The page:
George Maxwell, BiographyPorter County biographical sketches . . . .

Transcribed biography of George Maxwell


This citizen is one of the prominent farmers and old soldiers of Pleasant Township, Porter County, Indiana. He inherits much of his push and energy from his Irish ancestors, his parents, John and Dorinda (Morrison) Maxwell, coming from Dublin, Ireland. The father was a horsemen in the old country, but about 1836, he crossed the ocean and first settled in Canada. Later he moved to LaPorte County, Indiana, in 1842, where he entered a tract of land. To this he subsequently added 160 acres, which made him a good home, and here he resided until his death, on the 24th of April, 1872, when sixty-eight years of age. He became a substantial farmer, was highly respected, and held a number of local offices, among them being Township Trustee and Treasurer. In the old country he and wife were members of the Church of England, but after coming to America they united with the Presbyterian Church, in which Mr. Maxwell was deacon for many years. To Mr. and Mrs. Maxwell were born eight children, as follows: William, John, Arthur, Edward, Susannah, George, Maria and Mary A. Mr. Maxwell was an industrious, hardworking man, and taught his children lessons of perseverance and industry, which have remained with them through life. In politics he was first a Democrat, but during the Rebellion he became a strict Republican. George Maxwell, our subject, was born on his father's farm, in Pleasant Township, Porter County, March 22, 1844, and received his education in the old log schoolhouse of that day. He began his career as a farmer when seventeen years of age, and on the 5th of August, 1862, he enlisted in Capt. Rollin M. Pratt's Company I, Seventy-third Regiment, Indiana Volunteer Infantry, and served until honorably discharged at Indianapolis, July 5, 1865, having served his country faithfully for three years. During this time he was never sick and was ever ready for active service. His first battle was at Stone River, where, out of his company of thirty-two men, sixteen were killed and wounded, and every one wounded subsequently died. After this battle the Federal troops fortified the town of Murfreesboro, and, about April 1, our subject's regiment went with Col. Straight's raid through Alabama and Georgia, the object being to prevent the Confederates from reaching the Gulf, and to destroy all munitions of war, as well as all military forts or hostile towns, and as Col. Streight said: "To kill all the d----d rebels possible." The regiment was mounted infantry and at Eastport the company was equipped with good muskets, 100 rounds of ammunition, ten days' rations, an army pack saddle, but were required to furnish their own horses. They began scouring the country for horses and Mr. Maxwell was out four days before he found a horse. He then came across a fine stallion in a fodder shed, and although the planter protested, Mr. Maxwell obeyed orders and took the horse. He then joined his command of the famous raid and fought in the following battles and skirmishes: Crooked Creek, Wildcat Hollow, Day's Gap, and Rome, Georgia. Four miles from Rome a hard battle was fought and the Federals were defeated. Contrary to the terms of surrender, the soldiers were stripped of all personal property, watches, money and extra clothing, and Mr. Maxwell had $30 taken that he had concealed in his boot leg. His watch and pocket-knife were taken, as was also a ring from his finger. After this he was sent, with other prisoners, on a box-car, to Belle Island, an annex to Libby Prison, where he remained ten days, being in a dungeon one night. After being paroled, he was taken to Petersburg and thence, by boat, to Annapolis, Maryland, Baltimore, Camp Chase, and then reported at Indianapolis. Later our subject was in the battle of Day's Gap and was wounded in the thigh, the ball puncturing the bone and making a severe wound. He had no hospital attention, but remained with the regiment and was assisted, by his comrades, out of Libby Prison. After the battle of Atlanta, he was on guard duty at Larkinsville, Alabama, but was subsequently ordered home. He then followed farming, and on the 18th of December, 1870, he was married to Miss Harriet J. Patton, daughter of George W. Patton (see sketch). For four years Mr. Maxwell remained on the farm with his wife's parents and then settled south of Tassinong, on his present farm of 100 acres, where he has a pleasant rural home, good barns and out-buildings, and is very comfortably fixed. To his marriage were born two children: Zeb and Roy. Mr. Maxwell owns a team of fine horses and has a half-mile regulation track on his farm. He has a number of blooded, horses and his stallion, "Gold Wilkes," by Dispatch, 4480, is a royal bred horse and bids fair to make a very speedy one; also "Longwood," 4968, standard and registered, by Onwood. In his political views, Mr. Maxwell is a Republican. He is an upright, straight-forward citizen, is well liked by all and has many warm friends. The family is highly respected in the county. Mr. and Mrs. Maxwell have had five children, but, as before stated, only Zeb and Roy are living. The ones deceased were, Zellie, born October 6, 1875, and died November 12, 1882; Courtie, born February 16, 1878, and died April 10, 1888, and Ray, born February 2, 1888, the latter a twin with Roy. The son, Zeb, was married February 7, 1894, to Miss Florence Niman.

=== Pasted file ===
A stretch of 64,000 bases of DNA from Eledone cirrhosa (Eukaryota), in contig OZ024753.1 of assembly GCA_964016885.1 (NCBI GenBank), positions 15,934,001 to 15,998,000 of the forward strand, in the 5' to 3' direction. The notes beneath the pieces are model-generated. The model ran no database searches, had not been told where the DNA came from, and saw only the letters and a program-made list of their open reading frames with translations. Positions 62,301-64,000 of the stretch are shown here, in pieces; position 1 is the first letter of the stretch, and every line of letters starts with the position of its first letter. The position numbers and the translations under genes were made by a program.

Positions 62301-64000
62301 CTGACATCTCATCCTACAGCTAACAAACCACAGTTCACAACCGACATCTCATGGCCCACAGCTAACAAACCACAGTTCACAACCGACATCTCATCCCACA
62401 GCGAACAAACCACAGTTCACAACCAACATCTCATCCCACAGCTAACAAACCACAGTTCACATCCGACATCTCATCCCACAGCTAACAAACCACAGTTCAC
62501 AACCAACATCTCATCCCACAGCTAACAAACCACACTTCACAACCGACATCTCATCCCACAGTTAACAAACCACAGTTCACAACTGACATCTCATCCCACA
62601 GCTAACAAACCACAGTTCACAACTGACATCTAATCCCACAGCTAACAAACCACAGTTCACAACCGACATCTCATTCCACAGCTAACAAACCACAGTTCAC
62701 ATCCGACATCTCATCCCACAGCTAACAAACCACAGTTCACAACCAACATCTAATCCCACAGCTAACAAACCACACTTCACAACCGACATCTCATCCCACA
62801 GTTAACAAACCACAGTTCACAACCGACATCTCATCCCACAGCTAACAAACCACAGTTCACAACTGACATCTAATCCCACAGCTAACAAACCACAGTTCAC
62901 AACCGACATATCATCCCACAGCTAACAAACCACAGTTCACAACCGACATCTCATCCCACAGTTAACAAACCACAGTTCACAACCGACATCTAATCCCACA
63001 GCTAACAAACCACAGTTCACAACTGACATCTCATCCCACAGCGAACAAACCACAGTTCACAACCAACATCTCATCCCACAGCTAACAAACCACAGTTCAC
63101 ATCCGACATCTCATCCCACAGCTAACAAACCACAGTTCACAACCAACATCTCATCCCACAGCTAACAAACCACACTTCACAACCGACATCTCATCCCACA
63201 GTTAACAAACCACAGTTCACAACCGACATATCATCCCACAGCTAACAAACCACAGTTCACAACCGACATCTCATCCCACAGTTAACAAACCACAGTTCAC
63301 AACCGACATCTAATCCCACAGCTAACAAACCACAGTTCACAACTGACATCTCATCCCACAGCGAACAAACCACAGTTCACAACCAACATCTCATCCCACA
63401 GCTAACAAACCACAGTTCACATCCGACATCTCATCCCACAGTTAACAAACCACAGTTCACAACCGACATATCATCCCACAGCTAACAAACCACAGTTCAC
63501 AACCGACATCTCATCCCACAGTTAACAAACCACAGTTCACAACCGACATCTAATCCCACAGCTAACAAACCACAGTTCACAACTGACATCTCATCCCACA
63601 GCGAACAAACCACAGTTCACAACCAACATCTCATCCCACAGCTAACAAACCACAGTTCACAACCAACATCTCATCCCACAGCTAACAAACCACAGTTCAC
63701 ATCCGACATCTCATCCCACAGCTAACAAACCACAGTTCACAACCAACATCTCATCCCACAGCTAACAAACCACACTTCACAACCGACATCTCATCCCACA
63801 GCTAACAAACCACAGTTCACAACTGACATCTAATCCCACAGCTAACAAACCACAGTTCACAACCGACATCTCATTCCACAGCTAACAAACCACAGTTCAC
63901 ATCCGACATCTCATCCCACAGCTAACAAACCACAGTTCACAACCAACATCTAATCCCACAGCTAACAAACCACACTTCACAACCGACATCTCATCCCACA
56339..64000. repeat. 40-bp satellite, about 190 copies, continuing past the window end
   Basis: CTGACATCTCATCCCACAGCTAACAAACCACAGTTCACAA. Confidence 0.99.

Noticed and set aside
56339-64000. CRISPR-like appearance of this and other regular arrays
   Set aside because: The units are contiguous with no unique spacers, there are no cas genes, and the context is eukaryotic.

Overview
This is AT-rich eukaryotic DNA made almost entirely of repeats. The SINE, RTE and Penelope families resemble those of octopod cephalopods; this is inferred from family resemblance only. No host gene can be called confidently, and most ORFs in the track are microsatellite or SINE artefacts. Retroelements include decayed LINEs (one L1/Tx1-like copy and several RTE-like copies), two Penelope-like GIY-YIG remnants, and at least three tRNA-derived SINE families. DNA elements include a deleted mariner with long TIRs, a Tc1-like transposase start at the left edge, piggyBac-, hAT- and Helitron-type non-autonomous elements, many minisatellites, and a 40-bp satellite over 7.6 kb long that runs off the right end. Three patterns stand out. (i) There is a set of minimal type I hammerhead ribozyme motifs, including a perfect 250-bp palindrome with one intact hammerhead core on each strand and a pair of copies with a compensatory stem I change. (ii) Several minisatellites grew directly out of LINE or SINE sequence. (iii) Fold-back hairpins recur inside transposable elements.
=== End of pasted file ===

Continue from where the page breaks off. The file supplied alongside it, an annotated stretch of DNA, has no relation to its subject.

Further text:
Source: Goodspeed Brothers. 1894. Pictorial and Biographical Record of La Porte, Porter, Lake and Starke Counties, Indiana. Chicago, Illinois: Goodspeed Brothers. 569 p.
Page(s) in Source: 521-523

This biography has been transcribed exactly as it was originally published in the source. Please note that we do not provide photocopies or digital scans of biographies appearing on this website.

Biography transcribed by Steven R. Shook


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